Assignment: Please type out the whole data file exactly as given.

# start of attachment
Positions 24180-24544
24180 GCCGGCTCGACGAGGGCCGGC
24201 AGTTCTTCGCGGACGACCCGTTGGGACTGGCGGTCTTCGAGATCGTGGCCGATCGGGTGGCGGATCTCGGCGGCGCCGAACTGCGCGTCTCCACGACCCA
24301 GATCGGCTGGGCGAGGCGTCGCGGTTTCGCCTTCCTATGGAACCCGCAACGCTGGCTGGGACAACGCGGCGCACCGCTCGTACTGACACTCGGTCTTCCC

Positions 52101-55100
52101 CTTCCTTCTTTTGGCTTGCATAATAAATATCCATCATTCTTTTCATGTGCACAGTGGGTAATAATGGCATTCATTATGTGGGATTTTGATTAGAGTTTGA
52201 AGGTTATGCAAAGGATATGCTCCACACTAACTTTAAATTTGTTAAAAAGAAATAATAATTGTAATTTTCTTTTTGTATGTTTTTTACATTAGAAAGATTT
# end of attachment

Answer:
Positions 24180-24544
24180 GCCGGCTCGACGAGGGCCGGC
24201 AGTTCTTCGCGGACGACCCGTTGGGACTGGCGGTCTTCGAGATCGTGGCCGATCGGGTGGCGGATCTCGGCGGCGCCGAACTGCGCGTCTCCACGACCCA
24301 GATCGGCTGGGCGAGGCGTCGCGGTTTCGCCTTCCTATGGAACCCGCAACGCTGGCTGGGACAACGCGGCGCACCGCTCGTACTGACACTCGGTCTTCCC

Positions 52101-55100
52101 CTTCCTTCTTTTGGCTTGCATAATAAATATCCATCATTCTTTTCATGTGCACAGTGGGTAATAATGGCATTCATTATGTGGGATTTTGATTAGAGTTTGA
52201 AGGTTATGCAAAGGATATGCTCCACACTAACTTTAAATTTGTTAAAAAGAAATAATAATTGTAATTTTCTTTTTGTATGTTTTTTACATTAGAAAGATTT